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Do We Worship One God?

Second post in the series: Binitarian Worship

In the first post (posted on May 28) on this multi-post topic, Binitarian Worship, I related the fact that neither the Bible nor the early church provides an example of believers addressing (praying to, speaking to, singing to) the Holy Spirit.  In this second post, I want to explore and emphasize the implications of Trinitarian monotheism.  As we will see, the question of praying to the Spirit is intertwined with how we are thinking about the nature of God.         

        It is one God and only one God we gather to worship.

        “Here, O Israel, the Lord our God: the Lord is One God.” (Dt 6:4)
        “I am the Lord and there is no other.  Besides me there is no God. (Is 45:5)
        “For there is one God.” (1 Tm 2:5)
        However we ultimately define what we mean by Father, Son, and Spirit we must begin with this essential and unchangeable affirmation:  It is one God we worship.  The one God who is God.  It is to this God and no other that we direct our praise and prayer.  Get this wrong, or even get is just partly wrong, and we have utterly lost our way.

        In the ancient world, religion was all about worship.  Religion was not a discussion of theological categories or creedal dogma.  The question was always, “What is it that you worship?”  As Larry Hurtado has demonstrated, worship was what ancient people meant when they talked about religion.  The question of God was not asking for a paragraph of dogmatic propositions, it was asking how and what you worship.
        The early church was not persecuted by the Romans for wrong theology (we have to wait for Christians to do that).  They were martyred because of wrong worship.  It was a disagreement over a little ceremonial issue.  A little offering to C├Žsar, if you please.  No big deal.  Everybody does it.  It’s your patriotic duty.  Yet, Christians (at least the faithful ones) refused even that small compromise in worship.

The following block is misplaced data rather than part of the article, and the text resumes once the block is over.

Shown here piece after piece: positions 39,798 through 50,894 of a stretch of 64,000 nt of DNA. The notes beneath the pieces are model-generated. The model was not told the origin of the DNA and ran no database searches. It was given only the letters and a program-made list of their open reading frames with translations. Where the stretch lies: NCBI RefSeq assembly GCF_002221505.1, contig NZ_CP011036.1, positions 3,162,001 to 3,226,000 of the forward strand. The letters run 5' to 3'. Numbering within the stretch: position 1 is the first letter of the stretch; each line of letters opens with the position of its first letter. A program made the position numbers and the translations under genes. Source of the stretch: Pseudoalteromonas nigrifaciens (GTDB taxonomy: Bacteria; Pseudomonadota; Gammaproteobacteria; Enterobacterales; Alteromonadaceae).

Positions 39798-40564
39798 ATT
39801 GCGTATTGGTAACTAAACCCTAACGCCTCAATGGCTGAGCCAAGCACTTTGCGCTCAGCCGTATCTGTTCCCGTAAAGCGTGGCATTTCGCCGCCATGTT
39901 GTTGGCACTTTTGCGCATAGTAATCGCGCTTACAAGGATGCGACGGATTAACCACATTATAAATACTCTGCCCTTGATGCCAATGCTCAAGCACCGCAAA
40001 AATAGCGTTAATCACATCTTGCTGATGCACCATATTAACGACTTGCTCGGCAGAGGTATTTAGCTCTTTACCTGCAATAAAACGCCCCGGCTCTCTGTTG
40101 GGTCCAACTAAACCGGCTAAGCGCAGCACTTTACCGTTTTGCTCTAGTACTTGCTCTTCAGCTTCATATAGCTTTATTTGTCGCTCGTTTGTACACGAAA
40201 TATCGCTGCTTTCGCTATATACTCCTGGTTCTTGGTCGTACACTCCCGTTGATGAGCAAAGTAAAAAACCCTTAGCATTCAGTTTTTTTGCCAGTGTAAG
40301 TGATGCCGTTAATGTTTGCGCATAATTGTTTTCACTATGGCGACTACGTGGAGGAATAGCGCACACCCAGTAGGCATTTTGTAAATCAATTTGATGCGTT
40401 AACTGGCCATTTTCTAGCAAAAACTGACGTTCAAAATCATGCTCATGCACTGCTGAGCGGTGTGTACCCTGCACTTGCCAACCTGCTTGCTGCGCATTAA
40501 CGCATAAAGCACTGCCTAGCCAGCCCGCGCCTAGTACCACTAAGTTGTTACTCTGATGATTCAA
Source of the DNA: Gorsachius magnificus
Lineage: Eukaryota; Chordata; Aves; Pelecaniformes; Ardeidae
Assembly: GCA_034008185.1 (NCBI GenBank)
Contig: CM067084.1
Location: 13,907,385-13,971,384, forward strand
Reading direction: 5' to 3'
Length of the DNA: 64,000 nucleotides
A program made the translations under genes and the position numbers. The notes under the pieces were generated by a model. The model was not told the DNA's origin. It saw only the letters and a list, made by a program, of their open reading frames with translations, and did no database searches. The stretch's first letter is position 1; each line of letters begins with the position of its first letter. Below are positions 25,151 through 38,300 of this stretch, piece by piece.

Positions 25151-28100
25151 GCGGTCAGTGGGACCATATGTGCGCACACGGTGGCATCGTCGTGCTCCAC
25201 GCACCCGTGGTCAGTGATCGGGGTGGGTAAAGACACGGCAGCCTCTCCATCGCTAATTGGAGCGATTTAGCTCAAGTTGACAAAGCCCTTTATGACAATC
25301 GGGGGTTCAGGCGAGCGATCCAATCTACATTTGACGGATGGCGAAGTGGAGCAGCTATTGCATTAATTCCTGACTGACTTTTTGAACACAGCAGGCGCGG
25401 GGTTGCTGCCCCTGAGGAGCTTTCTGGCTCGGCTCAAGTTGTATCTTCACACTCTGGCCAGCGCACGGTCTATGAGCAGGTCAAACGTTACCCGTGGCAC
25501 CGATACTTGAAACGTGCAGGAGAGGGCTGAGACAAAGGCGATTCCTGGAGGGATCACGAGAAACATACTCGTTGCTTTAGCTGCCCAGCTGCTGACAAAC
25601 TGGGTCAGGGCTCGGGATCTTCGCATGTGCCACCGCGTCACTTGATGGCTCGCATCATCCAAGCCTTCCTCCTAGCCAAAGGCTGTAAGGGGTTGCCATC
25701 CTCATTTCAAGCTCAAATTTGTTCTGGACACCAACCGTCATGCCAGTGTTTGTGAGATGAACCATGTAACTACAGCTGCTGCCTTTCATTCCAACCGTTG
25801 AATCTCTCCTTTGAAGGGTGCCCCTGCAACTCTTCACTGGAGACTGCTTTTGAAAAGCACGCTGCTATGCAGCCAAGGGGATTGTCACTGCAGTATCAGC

Forget the practical for a moment.  For now, don’t worry about the order of songs for this coming Sunday.  Think foundational things.  And here’s the place we begin:  Our songs must be composed by those who intend to direct our worship to the one God.  Our worship must be led by those who thoroughly understand that we are the people who believe there is only one God.   Our prayers, our gifts, our adorations: all directed to this one God who is God.  We affirm the very thing the Lord Jesus said to Satan himself when, challenged in the little matter of bowing down, he refused and proclaimed, “You are to worship the Lord God and to serve Him only.” (Mt 4:10; Lk 4:8)